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Volume 10, No.4

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J: A First Lesson

by Donald B. McIntyre

It is not surprising if on your first encounter with J you should think it difficult; this is true of most new things. As A.N. Whitehead said: “Of course nothing is more incomprehensible than a symbolism we do not understand” [1]. The Editor of The Education Vector says: “I find J very difficult. ... Even Donald McIntyre admitted to coming close to despair before he could write J expressions which did what he wanted” [2]. It is true that I met formidable difficulties; but then I was one of J’s first guinea pigs (August 1990) and had few examples to follow. Nearly four years later things are different: bugs are eliminated; new features and modified old ones make J easier; and, thanks in great part to Vector, the literature on J is very much expanded.

The Editor went on to say that “the articles in Vector are imperfect as the early ones were written in early versions of J which have been superseded”. That is not wholly true; at J workshops at APL93 I distributed disks [3] bringing all eight of my papers on J up to date through Version 6.2. The script files also execute in Version 7, though not at this time taking advantage of V7’s new features. The disk includes other scripts used in my J workshops. Together they constitute a book-length manual supplementing the publications of Iverson Software, Inc. Because the scripts are extensively annotated, they execute as dynamic tutorials. All necessary changes from the published texts are explained, and my paper on Amendment [4] explains the last major changes to J syntax.

No reader of Education Vector should think that undue difficulty is any longer a reason for putting off the study of J. Even more than APL, this is an executable mathematical notation of great elegance and power. You will enjoy it.

Let’s take a concrete example: the computation of a similarity table, or the classification of objects by how close they are in a space spanned by their measured properties. This is the basis of Cluster Analysis and is Herbert Hellerman’s first example in his classic texts of 1967 (using Iverson Notation) and 1973 (using executable APL) [5]. His data are in a table:

1 4 3 1
2 1 3 5
1 1 4 1
3 8 2 4
2 3 3 2
0 2 4 2

Each row represents an item; e.g., a student, a patient, or some object. The columns represent measured properties; e.g., the results of tests. In this case six items are interpreted as points in 4-dimensional space, and the geometrical distance between two points is taken as a measure of similarity between two items. Following Pythagoras, the square of the distance between two points is obtained by taking the sum of the squares of the differences between corresponding co-ordinates.

In J we begin by entering the data by linking the rows (with ;), which gives a string of six boxes. When these boxes are opened (by >) the result is the required table, which can be thought of as a collective noun. It can be given a name (using =.) for later reference, and it is then displayed simply by entering the name. As you read, enter what follows in bold type into J (Version 7). What you enter will be indented and J’s response will be flushed left.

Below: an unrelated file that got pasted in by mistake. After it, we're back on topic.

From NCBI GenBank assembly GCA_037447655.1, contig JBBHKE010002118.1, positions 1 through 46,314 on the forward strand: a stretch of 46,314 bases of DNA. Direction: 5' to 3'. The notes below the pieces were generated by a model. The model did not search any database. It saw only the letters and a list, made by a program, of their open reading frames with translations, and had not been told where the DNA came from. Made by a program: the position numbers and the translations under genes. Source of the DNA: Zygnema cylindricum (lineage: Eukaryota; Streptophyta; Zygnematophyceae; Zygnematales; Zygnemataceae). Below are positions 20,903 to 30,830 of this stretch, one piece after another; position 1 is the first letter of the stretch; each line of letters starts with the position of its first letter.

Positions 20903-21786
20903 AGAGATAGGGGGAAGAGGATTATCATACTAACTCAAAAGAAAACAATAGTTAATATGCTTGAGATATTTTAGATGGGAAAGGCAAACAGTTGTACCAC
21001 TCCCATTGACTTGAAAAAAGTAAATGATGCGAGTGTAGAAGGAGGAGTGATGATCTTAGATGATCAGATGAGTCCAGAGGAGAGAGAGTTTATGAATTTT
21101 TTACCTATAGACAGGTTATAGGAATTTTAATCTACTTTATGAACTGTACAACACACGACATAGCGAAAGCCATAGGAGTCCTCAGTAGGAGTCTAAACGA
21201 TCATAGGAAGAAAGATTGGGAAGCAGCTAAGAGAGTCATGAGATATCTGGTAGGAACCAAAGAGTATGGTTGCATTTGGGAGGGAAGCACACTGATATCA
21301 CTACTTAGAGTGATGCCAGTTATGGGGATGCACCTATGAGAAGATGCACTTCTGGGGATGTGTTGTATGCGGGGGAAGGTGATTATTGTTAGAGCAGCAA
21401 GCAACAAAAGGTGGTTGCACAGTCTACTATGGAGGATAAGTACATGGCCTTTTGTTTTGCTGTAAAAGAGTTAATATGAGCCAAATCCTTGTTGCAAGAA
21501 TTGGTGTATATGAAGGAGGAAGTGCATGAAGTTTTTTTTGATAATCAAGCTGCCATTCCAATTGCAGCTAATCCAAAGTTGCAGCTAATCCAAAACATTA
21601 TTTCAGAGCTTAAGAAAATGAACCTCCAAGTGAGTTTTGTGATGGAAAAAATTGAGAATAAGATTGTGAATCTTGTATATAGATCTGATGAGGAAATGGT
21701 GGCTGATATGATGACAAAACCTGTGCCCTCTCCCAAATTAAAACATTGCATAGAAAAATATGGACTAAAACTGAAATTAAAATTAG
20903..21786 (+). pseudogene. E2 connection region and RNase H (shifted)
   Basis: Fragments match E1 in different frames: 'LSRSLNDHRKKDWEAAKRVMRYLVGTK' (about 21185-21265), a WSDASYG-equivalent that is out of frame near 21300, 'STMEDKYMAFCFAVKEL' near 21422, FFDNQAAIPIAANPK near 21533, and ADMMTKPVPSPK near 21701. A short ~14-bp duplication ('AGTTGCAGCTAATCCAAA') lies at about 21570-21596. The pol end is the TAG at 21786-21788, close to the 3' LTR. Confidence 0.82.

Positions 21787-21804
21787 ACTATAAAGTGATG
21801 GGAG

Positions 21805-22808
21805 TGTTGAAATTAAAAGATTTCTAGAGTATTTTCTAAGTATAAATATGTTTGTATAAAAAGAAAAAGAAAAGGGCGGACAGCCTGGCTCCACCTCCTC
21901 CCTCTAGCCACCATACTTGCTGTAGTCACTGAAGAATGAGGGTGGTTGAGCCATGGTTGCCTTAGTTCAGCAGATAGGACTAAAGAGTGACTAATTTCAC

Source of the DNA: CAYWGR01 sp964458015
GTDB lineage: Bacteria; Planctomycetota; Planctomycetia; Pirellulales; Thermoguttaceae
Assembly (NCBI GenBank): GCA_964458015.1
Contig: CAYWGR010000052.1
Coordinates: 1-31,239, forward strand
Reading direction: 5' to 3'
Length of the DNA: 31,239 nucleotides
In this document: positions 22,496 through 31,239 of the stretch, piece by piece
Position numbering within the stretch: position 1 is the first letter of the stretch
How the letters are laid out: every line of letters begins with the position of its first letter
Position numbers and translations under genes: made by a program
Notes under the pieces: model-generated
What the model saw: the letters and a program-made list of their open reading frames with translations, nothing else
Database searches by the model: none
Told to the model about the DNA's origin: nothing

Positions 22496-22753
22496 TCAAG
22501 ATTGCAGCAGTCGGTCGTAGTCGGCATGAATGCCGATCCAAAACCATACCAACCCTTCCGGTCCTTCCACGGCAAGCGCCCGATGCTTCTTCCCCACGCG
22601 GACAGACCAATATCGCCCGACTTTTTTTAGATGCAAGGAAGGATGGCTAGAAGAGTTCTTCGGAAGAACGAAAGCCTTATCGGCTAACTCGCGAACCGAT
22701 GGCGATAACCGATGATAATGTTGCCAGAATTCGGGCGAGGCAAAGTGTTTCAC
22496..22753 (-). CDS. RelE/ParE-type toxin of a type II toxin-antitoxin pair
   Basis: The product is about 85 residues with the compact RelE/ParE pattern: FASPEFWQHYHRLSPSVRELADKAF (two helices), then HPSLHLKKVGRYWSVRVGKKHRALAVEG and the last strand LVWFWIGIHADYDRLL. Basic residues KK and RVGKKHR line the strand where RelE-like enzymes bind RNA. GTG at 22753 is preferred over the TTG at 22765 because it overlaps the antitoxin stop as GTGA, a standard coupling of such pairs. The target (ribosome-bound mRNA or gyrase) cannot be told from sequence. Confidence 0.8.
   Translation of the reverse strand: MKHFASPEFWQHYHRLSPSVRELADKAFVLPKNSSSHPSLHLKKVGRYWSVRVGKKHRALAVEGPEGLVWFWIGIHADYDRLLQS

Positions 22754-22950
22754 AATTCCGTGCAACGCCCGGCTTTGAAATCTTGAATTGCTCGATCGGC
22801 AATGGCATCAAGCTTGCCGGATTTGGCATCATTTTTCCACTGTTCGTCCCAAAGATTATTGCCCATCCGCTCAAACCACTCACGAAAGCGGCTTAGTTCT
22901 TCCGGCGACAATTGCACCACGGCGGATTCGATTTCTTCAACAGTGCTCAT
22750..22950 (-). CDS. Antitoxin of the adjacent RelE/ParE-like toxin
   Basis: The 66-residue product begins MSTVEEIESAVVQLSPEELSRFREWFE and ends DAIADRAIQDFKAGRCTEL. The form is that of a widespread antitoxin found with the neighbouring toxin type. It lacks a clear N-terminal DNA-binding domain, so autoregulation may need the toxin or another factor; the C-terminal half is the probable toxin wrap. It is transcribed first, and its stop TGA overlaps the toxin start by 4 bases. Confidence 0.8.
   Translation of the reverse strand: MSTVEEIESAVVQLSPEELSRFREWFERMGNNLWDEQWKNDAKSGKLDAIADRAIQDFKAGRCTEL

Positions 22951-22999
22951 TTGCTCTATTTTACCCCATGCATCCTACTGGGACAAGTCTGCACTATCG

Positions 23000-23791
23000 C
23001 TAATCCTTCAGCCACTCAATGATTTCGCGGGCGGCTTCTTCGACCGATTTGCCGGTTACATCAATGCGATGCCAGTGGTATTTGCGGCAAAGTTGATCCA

1 4 3 1; 2 1 3 5; 1 1 4 1; 3 8 2 4; 2 3 3 2; 0 2 4 2
⍲⍲⍲⍲⍲⍲⍲⍲⍲⍲⍲⍲⍲⍲⍲⍲⍲⍲⍲⍲⍲⍲⍲⍲⍲⍲⍲⍲⍲⍲⍲⍲⍲⍲⍲⍲⍲⍲⍲⍲⍲⍲?
?1 4 3 1?2 1 3 5?1 1 4 1?3 8 2 4?2 3 3 2?0 2 4 2?
⍲⍲⍲⍲⍲⍲⍲⍲⍲⍲⍲⍲⍲⍲⍲⍲⍲⍲⍲⍲⍲⍲⍲⍲⍲⍲⍲⍲⍲⍲⍲⍲⍲⍲⍲⍲⍲⍲⍲⍲⍲⍲”
hh=. >1 4 3 1;2 1 3 5;1 1 4 1;3 8 2 4;2 3 3 2;0 2 4 2

Space does not allow us to give Hellerman’s distance functions in both Iverson notation and APL, or mine using APL’s Direct Definition, but here are three alternative versions in J. Spaces are for readability only; none is necessary.

   DSQE=. '+/"1 *: -"1/~ y.':''
   dsq=. [: +/"1 [: *: -"1/~
   dsqt=. +/"1@*:@(-"1/~)

The distance-squared matrix for Hellerman’s data is:

      dsq hh
 0 26 10 30  3  7
26  0 18 52 13 15
10 18  0 66  7  3
30 52 66  0 31 53
 3 13  7 31  0  6
 7 15  3 53  6  0

To those not already familiar with J these expressions will appear strange and perhaps even forbidding. My object is to help dispell the strangeness by showing how to read and write this much J.

We can consider the expression 2+3 to be a sentence in which 2 and 3 are nouns and + is a verb (function) that operates on its noun arguments to give a noun result. Each of the verbs DSQE, dsq, and dsqt operate on the noun hh to give the similarity table. Each says: sum the squares of the differences. If you can guess that +/"1 is sums, *: is squares, and -"1/~ is differences, then the symbolism is already less obscure.

DSQE is an explicit definition of the distance-squared verb in which y. is the explicit place-holder of the argument. The definition for the monadic case (one argument) is in quotes. It is followed by a colon and an empty string. Had a dyadic case been needed, its definition would have replaced the empty string and x. would have been the place-holder for the left argument.

dsq and dsqt are tacit definitions, with no explicit reference to arguments.

Before addressing these directly we need to consider some fundamentals. The sentence 2+3 includes two kinds of objects; namely, a dyadic verb (+) and its two noun arguments (2 and 3). Verbs like + apply also to lists and tables; i.e., to collective nouns:

      0 1 2 3 + 3 2 1 0 
3 3 3 3

Atoms (single numbers) are extended for compatibility. Here are examples of the dyads minus, times, divide, power, and the monads double, halve, square, and square root:

      0 1 2 3 - 2 
_2 _1 0 1
      0 1 2 3 * 2
0 2 4 6
      0 1 2 3 % 2 
0 0.5 1 1.5
      0 1 2 3 ^ 2
0 1 4 9
      +: 0 1 2 3 
0 2 4 6
      -: 0 1 2 3
0 0.5 1 1.5
      *: 0 1 2 3
0 1 4 9
      %: 0 1 4 9
0 1 2 3

J uses ASCII symbols, either alone or as digraphs consisting of an ASCII character followed immediately by either a period (.) or a colon (:). Negative numbers are preceded with an underbar, and numbers less than 1 are preceded by zero as well as a decimal point.